• 7 Plaintiff McDonough objected to the reading of a section of Senase's deposition by defense counsel without any foundation testimony or without a limiting instruction. Although it is not proper procedure for an opposing counsel to read deposition testimony when the deponent is no longer on the stand and without establishing that the answer was actually made, the error in this case is harmless. This deposition testimony had already been read to the jury while Senase was on the stand and was acknowledged to have been made by him. This earlier testimony had been stricken because it was improper impeachment. Apparently, the trial judge changed his ruling on the impeachment issue. We hold that the failure to give a limiting instruction was harmless error because the deposition was essentially corroborative of Senase's trial testimony.

• 8, 9 McDonough also objects that the trial court limited his opportunity to clarify an alleged inconsistency between his testimony at trial and on deposition concerning his conversation with his doctor. The trial judge refused to permit him to explain the inconsistency on the theory that if he couldn't remember the answer he could not explain it. Even if a witness does not remember a specific answer he should be given an opportunity on redirect to explain the apparent inconsistencies. (Clayton v. Bellatti (1966), 70 Ill. App.2d 367, 373-74.) However, the error involved testimony on a minor point and could not be said to have in itself substantially affected the verdict.

Plaintiffs also raise several objections to the closing arguments. On our examination of the record, we find that the allegedly improper arguments were either not objected to, and thus waived, or were within the permissible scope of argument.

Judicial Conduct

• 10 The plaintiffs argue that the trial judge showed partiality towards the defendant during the trial. We find from the record that there were instances when the judge was equally peremptory in dealing with all counsel and conclude that the trial judge's conduct during trial did not prejudice the plaintiffs.

• 11 The plaintiffs also argue that the trial judge acted improperly after the closing of the evidence. After the jury was instructed but before deliberation, the jury was instructed to go to a particular restaurant. The trial judge also advised the attorneys that he would be at that restaurant. Both plaintiffs, defense counsel, and the judge ultimately ate or drank either in the restaurant or its lounge. The plaintiffs introduced an affidavit of McDonough's attorney in support of their post-trial motion which included the statement that "subsequent to the Jury leaving and Affiant finishing his dinner he moved from the dining room to the adjacent cocktail lounge and observed the Trial Judge and the Defense Attorney * * * at the near end of the bar * * * that the floor plan of the Viking Restaurant was such that a person entering or exiting the premises or using the washroom facilities could readily see into the lounge area." Senase in an affidavit stated that the judge and defense counsel entered the lounge while the jury was still on the premises but he could not say the jury saw the judge and defense counsel at that time. Defense counsel introduced a contradictory affidavit which stated that he did not arrive or leave with the judge; that the jury did not see him or he the jury; and that at no time was he either with the judge or alone in the same room with the jury. He also introduced affidavits by the matron and bailiff stating that they did not see the judge and defense counsel together and that they were always in close proximity to the jury; that none of the jury went into the lounge or left the table; that they accompanied the jury when entering and leaving and they did not then see the defense attorney or the judge; that no one told the jury of their presence and that no one on the jury stated that they had seen the judge and defense counsel. We conclude that the trial judge properly denied a new trial on this ground. We state, however, that it would be far better practice to avoid any appearance of possible impropriety which could even suggest the issue here presented.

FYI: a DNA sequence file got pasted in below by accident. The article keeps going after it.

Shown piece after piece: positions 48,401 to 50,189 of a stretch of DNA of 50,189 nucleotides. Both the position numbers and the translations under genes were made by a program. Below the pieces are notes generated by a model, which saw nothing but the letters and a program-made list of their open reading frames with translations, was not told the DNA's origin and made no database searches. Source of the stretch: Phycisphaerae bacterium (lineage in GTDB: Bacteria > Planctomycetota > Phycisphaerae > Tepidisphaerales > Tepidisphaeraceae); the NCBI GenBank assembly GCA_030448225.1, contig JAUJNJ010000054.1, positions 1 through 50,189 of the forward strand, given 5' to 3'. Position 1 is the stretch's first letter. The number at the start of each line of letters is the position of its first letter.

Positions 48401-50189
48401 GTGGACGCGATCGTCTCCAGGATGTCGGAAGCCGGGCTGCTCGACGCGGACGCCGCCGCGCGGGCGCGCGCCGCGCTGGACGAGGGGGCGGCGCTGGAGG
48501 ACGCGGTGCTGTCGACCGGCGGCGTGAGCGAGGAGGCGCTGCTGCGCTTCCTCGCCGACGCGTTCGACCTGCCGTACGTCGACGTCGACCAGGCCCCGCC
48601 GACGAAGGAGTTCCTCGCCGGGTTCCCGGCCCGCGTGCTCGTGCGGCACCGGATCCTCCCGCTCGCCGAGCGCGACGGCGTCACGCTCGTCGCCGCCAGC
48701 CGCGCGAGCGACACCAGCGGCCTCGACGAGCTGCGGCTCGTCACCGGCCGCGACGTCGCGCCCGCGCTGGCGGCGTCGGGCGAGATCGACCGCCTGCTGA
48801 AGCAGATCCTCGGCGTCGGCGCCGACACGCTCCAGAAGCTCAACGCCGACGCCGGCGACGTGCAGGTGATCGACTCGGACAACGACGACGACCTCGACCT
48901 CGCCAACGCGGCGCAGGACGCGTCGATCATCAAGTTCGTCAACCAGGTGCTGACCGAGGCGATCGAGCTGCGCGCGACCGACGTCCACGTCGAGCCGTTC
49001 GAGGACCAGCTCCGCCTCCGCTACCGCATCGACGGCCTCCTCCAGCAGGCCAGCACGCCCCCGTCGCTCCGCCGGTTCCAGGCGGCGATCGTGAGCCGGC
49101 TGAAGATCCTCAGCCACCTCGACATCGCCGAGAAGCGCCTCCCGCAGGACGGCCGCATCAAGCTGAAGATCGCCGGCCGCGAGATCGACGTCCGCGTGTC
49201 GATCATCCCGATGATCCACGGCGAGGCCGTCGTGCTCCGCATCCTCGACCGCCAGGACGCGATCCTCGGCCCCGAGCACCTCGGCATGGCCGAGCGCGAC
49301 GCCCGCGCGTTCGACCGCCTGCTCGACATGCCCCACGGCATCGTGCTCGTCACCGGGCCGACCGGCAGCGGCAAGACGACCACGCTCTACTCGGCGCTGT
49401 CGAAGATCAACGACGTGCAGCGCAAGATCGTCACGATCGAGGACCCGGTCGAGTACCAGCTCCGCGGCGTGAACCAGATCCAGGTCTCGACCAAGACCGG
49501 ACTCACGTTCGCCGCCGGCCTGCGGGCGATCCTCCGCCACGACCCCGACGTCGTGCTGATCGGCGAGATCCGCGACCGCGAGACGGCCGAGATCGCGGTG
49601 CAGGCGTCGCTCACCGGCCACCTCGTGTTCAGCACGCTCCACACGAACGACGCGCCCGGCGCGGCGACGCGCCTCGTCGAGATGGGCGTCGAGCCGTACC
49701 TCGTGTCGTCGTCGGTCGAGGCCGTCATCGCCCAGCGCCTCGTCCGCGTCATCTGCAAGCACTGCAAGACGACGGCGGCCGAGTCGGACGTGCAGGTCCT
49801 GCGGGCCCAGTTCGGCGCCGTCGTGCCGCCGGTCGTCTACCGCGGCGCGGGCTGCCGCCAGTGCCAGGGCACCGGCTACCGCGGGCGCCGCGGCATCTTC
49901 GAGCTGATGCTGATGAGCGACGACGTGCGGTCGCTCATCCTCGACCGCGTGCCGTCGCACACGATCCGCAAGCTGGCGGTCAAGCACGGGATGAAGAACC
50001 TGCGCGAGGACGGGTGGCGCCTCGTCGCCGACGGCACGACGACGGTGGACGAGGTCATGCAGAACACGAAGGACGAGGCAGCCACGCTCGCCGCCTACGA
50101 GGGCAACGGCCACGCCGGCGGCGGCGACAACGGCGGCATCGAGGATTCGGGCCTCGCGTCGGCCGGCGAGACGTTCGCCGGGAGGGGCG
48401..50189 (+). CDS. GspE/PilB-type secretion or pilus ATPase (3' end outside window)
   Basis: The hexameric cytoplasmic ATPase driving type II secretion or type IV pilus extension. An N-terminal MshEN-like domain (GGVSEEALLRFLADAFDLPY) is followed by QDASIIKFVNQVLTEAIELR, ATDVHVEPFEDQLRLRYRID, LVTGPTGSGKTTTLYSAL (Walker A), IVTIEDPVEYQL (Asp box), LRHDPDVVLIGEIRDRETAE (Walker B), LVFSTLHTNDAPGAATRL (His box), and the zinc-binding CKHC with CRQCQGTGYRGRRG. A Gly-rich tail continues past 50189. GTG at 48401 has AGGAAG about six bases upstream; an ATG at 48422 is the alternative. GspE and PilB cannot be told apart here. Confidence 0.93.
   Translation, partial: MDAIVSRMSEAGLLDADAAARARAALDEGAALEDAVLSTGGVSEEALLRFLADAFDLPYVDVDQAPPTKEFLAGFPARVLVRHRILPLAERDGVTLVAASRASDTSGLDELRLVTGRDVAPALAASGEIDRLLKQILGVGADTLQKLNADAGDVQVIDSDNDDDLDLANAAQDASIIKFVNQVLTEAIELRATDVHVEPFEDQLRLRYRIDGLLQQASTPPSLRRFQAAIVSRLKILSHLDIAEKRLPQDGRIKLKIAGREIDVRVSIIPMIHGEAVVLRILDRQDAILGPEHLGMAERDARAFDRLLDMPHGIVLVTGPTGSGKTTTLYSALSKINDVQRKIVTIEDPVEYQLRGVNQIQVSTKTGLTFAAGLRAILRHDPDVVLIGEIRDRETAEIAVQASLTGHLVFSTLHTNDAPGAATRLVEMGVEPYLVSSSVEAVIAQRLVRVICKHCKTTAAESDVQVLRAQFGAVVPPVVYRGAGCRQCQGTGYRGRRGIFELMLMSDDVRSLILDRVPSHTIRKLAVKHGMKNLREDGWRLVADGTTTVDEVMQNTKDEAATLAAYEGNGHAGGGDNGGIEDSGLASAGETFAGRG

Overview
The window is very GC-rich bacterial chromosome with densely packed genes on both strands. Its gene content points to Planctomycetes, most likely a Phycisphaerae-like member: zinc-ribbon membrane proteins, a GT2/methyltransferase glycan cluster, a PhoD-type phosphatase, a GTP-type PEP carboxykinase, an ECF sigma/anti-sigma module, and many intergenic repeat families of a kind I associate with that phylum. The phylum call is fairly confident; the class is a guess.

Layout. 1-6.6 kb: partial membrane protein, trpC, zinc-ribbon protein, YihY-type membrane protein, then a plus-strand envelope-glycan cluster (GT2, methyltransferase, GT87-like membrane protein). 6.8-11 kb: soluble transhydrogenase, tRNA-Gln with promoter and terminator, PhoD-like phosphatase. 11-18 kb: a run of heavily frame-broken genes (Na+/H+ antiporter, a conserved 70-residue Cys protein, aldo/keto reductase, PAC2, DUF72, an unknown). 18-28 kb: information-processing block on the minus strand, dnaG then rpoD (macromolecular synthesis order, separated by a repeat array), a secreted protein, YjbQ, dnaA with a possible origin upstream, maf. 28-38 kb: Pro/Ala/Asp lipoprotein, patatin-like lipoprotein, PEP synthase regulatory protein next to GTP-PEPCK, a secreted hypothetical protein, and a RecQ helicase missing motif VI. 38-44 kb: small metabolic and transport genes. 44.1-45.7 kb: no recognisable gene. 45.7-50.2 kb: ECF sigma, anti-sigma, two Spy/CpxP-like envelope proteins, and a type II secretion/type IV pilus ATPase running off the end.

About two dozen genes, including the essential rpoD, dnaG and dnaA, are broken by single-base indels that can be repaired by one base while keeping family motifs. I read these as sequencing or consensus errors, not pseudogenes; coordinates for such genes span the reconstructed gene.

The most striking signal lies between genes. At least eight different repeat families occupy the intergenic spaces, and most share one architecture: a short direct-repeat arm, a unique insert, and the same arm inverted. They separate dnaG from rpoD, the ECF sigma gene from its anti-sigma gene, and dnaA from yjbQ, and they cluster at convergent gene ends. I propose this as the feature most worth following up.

On the whole record we conclude that the evidence was sufficient to survive a motion for directed verdict and that the verdict was not against the manifest weight of the evidence. However, the circumstantial case which went to the jury was particularly dependent on proper instruction of the jury, and the plaintiffs should be unprejudiced by any significant trial error. The record does not assure us that this was the case. We therefore reverse the judgments and remand the consolidated cause for a new trial.

Reversed and remanded.

NASH and VAN DEUSEN, JJ., concur.

19810506

© 2002 VersusLaw Inc.